When George W. Bush was pushing the Iraq war, the concern from some of the left was: is this another Vietnam? By “another Vietnam”, most Americans mean “a really long war with lots of US casualties that in the end we lose”. And there was fear in 2003 and 2004 that Iraq would end up that way.
The Bush administration pushed back with absurd assertions that we’d be done in 6 months and “Mission Accomplished” photo ops. Obama finally fixed the problem by pulling US troops out of Iraq a couple of years ago, at which point the “ghost of Vietnam” went away. But there is another aspect of the Vietnam debacle that I think does apply to the Iraq mess. Continue reading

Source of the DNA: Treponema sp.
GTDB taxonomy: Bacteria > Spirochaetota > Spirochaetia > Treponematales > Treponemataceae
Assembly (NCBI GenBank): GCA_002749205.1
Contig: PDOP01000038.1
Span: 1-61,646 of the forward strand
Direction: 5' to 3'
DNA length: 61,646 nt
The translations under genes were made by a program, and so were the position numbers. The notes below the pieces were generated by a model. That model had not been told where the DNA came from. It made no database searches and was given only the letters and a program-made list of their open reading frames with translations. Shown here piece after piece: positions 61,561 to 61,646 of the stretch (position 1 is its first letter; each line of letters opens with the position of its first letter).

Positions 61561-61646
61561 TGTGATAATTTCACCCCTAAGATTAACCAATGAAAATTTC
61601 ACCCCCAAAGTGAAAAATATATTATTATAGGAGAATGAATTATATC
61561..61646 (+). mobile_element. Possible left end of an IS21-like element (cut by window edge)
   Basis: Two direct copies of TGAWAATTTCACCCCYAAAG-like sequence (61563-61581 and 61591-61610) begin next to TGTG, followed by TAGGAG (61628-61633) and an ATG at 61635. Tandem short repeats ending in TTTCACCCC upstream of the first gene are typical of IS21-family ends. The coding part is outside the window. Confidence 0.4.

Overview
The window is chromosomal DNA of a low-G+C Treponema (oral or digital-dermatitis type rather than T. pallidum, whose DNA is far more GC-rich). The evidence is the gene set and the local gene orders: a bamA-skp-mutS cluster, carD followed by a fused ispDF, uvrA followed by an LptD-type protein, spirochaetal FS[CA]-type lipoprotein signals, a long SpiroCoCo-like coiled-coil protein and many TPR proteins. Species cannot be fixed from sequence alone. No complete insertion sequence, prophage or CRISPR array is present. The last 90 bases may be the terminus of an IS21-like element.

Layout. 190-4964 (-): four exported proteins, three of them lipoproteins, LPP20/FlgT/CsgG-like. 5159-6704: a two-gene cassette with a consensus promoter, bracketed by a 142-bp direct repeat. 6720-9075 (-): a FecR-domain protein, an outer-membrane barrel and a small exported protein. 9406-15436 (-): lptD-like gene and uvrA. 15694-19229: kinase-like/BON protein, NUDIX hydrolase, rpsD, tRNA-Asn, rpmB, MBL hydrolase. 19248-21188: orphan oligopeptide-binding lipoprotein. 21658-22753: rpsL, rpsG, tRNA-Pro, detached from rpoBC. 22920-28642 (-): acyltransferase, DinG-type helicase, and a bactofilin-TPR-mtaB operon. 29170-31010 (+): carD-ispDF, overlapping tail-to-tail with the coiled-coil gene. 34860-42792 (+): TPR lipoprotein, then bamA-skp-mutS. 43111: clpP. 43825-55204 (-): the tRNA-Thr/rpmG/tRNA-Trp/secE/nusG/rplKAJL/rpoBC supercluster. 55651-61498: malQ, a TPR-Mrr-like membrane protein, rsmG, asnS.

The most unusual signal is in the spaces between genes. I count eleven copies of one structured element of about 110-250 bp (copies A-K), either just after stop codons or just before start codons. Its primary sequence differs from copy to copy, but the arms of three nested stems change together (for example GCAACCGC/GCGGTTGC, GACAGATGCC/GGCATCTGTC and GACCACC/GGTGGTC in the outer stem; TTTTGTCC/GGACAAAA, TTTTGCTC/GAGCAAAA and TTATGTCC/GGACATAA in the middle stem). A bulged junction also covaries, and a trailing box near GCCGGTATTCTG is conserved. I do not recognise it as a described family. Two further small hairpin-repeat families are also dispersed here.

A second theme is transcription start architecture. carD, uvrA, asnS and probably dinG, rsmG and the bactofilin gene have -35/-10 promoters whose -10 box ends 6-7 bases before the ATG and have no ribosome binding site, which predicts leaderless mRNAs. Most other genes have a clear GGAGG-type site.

In my previous post I introduced al-Qaeda’s explanations for the rift for the ISIL. In this post I will discuss ISIL’s response as presented in recent statements by the group’s leader al-Baghdadi and its spokesman al-Adnani. Because the discussion is too long for one blog post I decided to divide it to two. Today I will focus on ISIL’s effort to contradict al-Qaeda’s claim that there was a relationship of subordination between al-Qaeda and ISIL previous incarnation, the Islamic State of Iraq (ISI), and that the expansion of the Iraqi group into Syria thus represents a rebellion. According to ISIL when al-Zarqawi pledged allegiance to bin Laden in 2004, it was in order to enhance Muslim unity and raise the moral of the Mujahideen. But when conditions were ripe, the Iraqi branch, together with others, raised to the next level by founding the Islamic State of Iraq in 2006. For all intent and purposes, that means ceasing to exist as an organization and the disbanding of al-Qaeda in Iraq. Despite the end of the authority relations between the Iraqi affiliate and al-Qaeda Central, the Islamic State of Iraq continued to view al-Qaeda as a symbol of the ummah and its Imams. Thus when al-Zarqawi’s successors proclaimed their loyalty to al-Qaeda, it was a symbolic measure that indicated respect to al-Qaeda and acknowledgement of the latter’s role in leading the global jihad. It was intended to show the State’s commitment to the unity of the Ummah, but did not reflect organizational subordination. In the view ISI leaders, once the State was established it had complete authority over the arena in which it operated. Moreover, once an Islamic Emirate is established it reaches a status that surpasses that of any organization. As a result it would be inappropriate for it to pledge allegiance to an organization. ISIL even reminds al-Qaeda that this principle is reflected in its own pledge to Mulah Omar in his role as the leader of the Islamic Emirate of Afghanistan.